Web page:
Academic journal article International Journal of Instructional Media

"Audio Musicology: A Discography of Tributes to Musical Styles and Recording Artists"

Academic journal article International Journal of Instructional Media

"Audio Musicology: A Discography of Tributes to Musical Styles and Recording Artists"

Article excerpt

Don McLean, Stevie Wonder, and The Tractors possess no formal credentials in musicology. The same can be said for Billy Joel and The Blasters. Yet each of these artists explore the historical roots of modern music in their popular recordings. McLean's "American Pie" focuses on the shift from lyrical innocence (Buddy Holly) to sexual deviance (The Rolling Stones) between the late 1950s and the early 1970s. Wonder salutes the jazz singing, playing, and composing contributions of Count Basic, Ella Fitzgerald, and Edward Kennedy Ellington in "Sir Duke." The Tractors, The Blasters, and Billy Joel probe geographical and cultural links among competing musical styles in "The Tulsa Shuffle," "American Music," and "It's Still Rock and Roll to Me." None of these analyses qualifies as systematic, comprehensive research into a specific field of music. In fact, most professional musicologists would scoff at the ephemeral utterings of performing artists about Chicago blues, Dixieland jazz, or New Wave music. Yet students of popular culture can benefit greatly by examining the musical observations of contemporary singers and songwriters. Twentieth century music lacks fine genre distinctions. It thrives on amateur zeal, creativity, and cross-pollination of ideas. In truth, the dynamic elements of American popular music are poorly articulated. But the personal commitments of individual artists to earlier influences (Bob Wills, Elvis Presley, and Duke Ellington), to specific locations (Nashville, New Orleans, and Detroit), and to particular styles of music (doo-wop, Texas swing, and the blues) are worthy of investigation.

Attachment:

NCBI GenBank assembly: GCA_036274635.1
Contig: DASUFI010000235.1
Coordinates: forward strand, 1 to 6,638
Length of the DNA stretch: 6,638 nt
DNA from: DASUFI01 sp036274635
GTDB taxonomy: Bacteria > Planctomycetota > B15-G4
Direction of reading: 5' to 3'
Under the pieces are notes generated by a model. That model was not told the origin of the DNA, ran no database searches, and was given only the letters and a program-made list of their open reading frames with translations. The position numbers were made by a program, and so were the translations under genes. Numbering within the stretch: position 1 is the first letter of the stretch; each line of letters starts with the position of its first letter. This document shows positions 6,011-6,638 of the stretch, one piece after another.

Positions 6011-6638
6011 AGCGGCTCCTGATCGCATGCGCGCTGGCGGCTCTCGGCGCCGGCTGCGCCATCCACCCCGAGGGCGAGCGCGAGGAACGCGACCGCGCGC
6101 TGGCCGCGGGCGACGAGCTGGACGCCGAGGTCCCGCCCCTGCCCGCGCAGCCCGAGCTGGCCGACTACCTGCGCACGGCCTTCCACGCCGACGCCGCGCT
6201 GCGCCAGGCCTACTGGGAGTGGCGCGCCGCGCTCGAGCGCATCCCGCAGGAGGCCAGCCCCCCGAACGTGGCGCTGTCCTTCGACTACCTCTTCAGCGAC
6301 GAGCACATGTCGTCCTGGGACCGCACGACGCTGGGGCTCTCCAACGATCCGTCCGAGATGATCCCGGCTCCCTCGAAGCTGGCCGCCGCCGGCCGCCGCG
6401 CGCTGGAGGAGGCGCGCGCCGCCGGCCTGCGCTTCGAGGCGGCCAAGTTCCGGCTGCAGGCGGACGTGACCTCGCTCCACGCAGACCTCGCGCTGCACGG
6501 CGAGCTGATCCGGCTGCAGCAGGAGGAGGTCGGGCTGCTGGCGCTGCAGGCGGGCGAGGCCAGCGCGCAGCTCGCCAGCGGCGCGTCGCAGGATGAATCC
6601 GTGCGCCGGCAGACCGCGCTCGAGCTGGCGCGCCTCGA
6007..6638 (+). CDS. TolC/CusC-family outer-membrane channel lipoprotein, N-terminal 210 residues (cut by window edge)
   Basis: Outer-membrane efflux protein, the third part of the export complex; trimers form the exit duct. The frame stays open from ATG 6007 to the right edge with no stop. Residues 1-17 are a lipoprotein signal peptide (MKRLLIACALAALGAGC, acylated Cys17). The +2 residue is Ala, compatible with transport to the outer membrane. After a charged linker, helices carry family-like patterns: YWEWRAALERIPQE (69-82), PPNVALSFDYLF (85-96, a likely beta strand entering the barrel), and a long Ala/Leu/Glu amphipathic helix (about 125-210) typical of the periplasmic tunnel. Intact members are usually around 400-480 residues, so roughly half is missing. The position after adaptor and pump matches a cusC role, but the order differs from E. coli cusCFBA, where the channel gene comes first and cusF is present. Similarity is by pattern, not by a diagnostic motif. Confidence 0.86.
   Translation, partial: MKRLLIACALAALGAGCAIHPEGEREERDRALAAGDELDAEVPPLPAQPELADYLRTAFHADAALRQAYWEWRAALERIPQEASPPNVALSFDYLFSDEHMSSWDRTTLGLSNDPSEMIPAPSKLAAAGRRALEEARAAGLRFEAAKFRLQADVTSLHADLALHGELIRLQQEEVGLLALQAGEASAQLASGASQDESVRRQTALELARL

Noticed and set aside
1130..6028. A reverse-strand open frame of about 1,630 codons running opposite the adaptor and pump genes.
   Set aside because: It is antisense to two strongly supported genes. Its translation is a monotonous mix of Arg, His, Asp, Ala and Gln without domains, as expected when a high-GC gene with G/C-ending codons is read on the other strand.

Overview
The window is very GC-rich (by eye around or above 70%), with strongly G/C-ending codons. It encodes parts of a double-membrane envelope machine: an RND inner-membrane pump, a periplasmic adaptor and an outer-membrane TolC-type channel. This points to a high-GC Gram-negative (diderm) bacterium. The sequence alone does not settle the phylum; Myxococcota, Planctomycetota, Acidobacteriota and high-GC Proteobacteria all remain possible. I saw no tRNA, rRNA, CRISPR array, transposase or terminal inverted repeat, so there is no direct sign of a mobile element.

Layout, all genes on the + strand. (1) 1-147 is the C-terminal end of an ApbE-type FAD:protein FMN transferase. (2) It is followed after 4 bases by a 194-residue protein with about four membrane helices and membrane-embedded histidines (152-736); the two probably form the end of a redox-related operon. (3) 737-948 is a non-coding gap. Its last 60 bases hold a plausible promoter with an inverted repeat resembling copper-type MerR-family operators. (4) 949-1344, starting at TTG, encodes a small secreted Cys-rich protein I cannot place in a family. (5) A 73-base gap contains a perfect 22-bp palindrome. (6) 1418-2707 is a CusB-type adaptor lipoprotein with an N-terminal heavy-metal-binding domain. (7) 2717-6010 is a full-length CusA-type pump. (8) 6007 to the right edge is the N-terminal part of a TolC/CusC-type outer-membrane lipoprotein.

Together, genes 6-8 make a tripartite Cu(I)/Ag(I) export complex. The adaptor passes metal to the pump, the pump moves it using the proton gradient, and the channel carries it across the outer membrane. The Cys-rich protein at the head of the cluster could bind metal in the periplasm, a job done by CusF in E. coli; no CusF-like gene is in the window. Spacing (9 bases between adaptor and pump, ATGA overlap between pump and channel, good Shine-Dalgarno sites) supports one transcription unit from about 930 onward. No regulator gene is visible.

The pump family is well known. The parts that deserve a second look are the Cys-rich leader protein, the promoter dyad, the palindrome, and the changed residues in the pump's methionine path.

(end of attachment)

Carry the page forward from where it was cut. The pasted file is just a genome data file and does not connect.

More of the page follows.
OCCUPATIONS AND WORKPLACES

Whether real or imaginary, life in the musical fast lane is a popular lyrical focus. Classic examples of mythic searches for recording fame and fortune are found in "The All American Boy" and "Johnny B. Goode." Each performer's goal is notoriety, recognition, and celebrity. Visualization of musical success is humorously characterized "On The Cover Of The Music City News" and "The Cover Of The Rolling Stone." Such public identification is usually reserved for performers of the "Star Baby" magnitude. Yet there are numerous behind-the-scenes operatives in the record industry as well. A few such characters are depicted in "Albert Flasher," "Clap For the Wolf Man," "Money for Nothing," and "The Under Assistant West Coast Promotion Man." Other hidden elements of the pop music business include record companies, songwriters, and band members. These areas axe noted in "Guitar Man," "I Write the Songs," "It's Only Music," "Large Time," "Travelin' Band," and "Workin' For MCA."

While charismatic influence over an audience is lauded in "The Entertainer," "Jazzman," "Killing Me Softly With His Song," and "Piano Man," not all performers hit gold. In fact, most recording artists fail. Lyrical tales of misspent amateur careers and second-rate professional musicians include "The Free Electric Band," "Please Come To Boston," "Rock 'N' Roll (I Gave You the Best Years of My Life)," and "Tulsa Time." Even if national or international fame is elusive, most performers judge their lives as meaningful and fun. Such opinions are rendered in "Life's Been Good," "Making' It," and "Road Scholar."

HISTORICAL OVERVIEWS AND GEOGRAPHICAL LOCATIONS

Musicians are especially fond of praising their performing roots. This activity may take the form of citing other stars as artistic influences or noting beloved regions of the country that yield their favorite styles of music. Historical homage is found in "American Pie," "Power In the Music," and "Sir Duke." Specific personalities are saluted in "I Dreamed of a Hillbilly Heaven" and "Rock and Roll Heaven." The evolution of rock music is also main topic of "Garden Party" and "The Story of Rock and Roll." Among the more interesting overviews, though, are commentaries that weave place, personality, and genre into a single lyrical format. Some of these recordings make direct location references, such as "The Motown Song," "Nashville Cats," and "The Tulsa Shuffle. …

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